Scottsdale Schools eyes implementing ‘central kitchen’ concept

The Oak Street campus is at 7501 E. Oak Street in Scottsdale. (photo by Melissa Fittro)

Scottsdale school officials believe they can provide better quality school lunches — and potentially make a profit in the process — to students within the Scottsdale Unified School District and the city at large.

Speaking at a May 4 study session, Superintendent Dr. Denise Birdwell presented the governing board with an initial proposal for one large kitchen that would serve the entire district.

Officials contend a centralized kitchen would have two key benefits:

  • It could cut out prepackaged preservatives in cafeteria food, since a district kitchen would be able to prepare fresh food daily and transport it to each of the 29 schools in the district;
  • It could make money for the district. Not only will expenses be reduced, but the centralized kitchen could possibly expand its services and provide food outside the district — to charter and private schools.

The central kitchen idea was first proposed during the planning of seven elementary school rebuilds following a $229 million bond voters passed in November 2016. When looking at addressing the remodel of seven elementary schools, officials began to look at hybrid options.

“In a district this size, why is there not a central kitchen?” Dr. Birdwell asked of her nutrition services department. “I had visited the catering kitchen and saw how small it was. We fix multiple meals.”

In theory, Dr. Birdwell says, the Oak Street Campus, 7501 E. Oak St., could serve as the district’s culinary headquarters. Each school would still be responsible for cooking or warming up some food in smaller kitchens.

The savings from building smaller kitchens in the seven rebuilds vs. full-size kitchens could pay for a centralized kitchen on the Oak Street campus. The Oak Street campus is currently used for title 1 per-kindergarten, K-9 alternative learning and several offices, SUSD Public Information Officer Erin Helm said in a May 5 follow-up response.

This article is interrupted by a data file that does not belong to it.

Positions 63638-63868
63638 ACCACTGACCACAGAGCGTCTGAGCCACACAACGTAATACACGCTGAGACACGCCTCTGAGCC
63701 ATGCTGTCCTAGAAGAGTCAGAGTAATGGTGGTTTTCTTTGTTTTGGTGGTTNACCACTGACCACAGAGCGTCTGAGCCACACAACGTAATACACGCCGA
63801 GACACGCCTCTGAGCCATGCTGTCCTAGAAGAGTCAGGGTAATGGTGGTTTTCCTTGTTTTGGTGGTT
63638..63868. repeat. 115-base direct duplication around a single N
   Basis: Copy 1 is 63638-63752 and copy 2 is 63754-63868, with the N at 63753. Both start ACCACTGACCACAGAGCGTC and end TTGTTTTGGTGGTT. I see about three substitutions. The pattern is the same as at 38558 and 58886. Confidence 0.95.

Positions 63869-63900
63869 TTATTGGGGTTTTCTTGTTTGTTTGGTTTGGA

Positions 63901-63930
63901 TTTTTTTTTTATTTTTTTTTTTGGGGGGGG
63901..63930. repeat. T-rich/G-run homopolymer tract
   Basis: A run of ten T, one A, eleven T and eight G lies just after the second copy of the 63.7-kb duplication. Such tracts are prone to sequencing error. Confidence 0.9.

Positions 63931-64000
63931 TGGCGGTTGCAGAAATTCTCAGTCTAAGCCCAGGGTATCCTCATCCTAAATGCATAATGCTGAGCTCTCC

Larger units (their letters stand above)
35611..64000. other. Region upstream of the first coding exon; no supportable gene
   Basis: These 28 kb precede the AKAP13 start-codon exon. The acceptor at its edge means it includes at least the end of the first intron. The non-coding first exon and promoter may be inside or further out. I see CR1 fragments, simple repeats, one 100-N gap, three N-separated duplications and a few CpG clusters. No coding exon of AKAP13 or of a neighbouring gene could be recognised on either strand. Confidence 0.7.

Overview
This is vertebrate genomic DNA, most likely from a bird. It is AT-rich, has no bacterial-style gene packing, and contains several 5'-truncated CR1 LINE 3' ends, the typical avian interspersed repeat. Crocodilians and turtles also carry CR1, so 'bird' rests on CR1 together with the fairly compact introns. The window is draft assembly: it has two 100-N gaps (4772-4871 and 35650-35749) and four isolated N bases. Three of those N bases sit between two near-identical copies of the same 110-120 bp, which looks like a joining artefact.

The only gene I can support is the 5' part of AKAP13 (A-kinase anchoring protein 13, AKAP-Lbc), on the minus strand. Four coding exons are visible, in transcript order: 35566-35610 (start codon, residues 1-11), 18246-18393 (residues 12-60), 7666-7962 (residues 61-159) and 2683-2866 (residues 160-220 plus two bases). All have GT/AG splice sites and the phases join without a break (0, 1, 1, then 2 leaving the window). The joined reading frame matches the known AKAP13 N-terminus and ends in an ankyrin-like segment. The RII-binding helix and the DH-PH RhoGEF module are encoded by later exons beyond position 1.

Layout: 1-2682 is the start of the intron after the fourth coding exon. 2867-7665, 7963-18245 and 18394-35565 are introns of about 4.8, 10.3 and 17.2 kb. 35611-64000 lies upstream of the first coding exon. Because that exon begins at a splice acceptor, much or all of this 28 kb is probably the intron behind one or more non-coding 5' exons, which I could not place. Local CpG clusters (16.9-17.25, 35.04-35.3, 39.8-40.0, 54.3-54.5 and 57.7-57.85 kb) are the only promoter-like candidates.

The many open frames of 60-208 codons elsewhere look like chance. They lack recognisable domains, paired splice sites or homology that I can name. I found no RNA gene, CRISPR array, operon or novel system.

“There’s a central kitchen that really does a bigger prep, it could support all 29 schools,” said Dr. Birdwell.

Dr. Denise Birdwell. (photo by Josh Martinez)

Dr. Birdwell met with Nutrition Services Director Patti Bilbrey and was impressed with the department’s financial statements.

“It’s one of the healthiest budgets we have in the district,” she said. “It brings in income, which lets us invest back into the food we’re preparing for kids. Really, it’s a self-supporting group that actually can pay for its own kitchen equipment.”

The catering services department brings in about $600,000 in profits annually, Dr. Birdwell said. She believes a central kitchen could increase those profits to $2.1 million profit.

“We get multiple requests to cater to other schools — and we do,” the school leader said. “We cater for charter schools and private schools. The community would like us to do more, we just don’t have the capacity.”

Additionally, one large kitchen could provide fresher ingredients and food.

“We still want fresh, good ingredients. So, that being said, there’s also the capacity to vary this food up a little bit to make it a little more appetizing and attractive to our students,” Dr. Birdwell explained.

“So a centralized kitchen serves our own schools, and then it continues to allow us to continue to expand.”

Governing Board member Kim Hartmann raised the question of additional transportation costs by using this method.

“I can tell you we’re already doing some transporting,” SUSD Chief Financial Officer Laura Smith said. “We talked about buying box trucks, and what that would take, and it’s still fine. She could afford to buy the trucks out of food services.”

Staffing is expected to remain relatively the same, Dr. Birdwell said.

“If we didn’t have a pattern of success, I would be less — a little bit hesitant,” Dr. Birdwell said. “But because we have a pattern of success, what we’re doing is saying ‘OK you’ve proven you can do it, and now we’re going to give you the capacity to do it, and now you can grow it.’”

Chief Technology Officer Louis Hartwell, who has been working closely with the bond projects, also expressed his support for the concept.

“She (Patti Bilbrey) is turning away schools right now — we know the demand is there, if we build it they will come,” he said.

Northeast Valley News Editor Melissa Rosequist can be e-mailed at or can be followed on Twitter at

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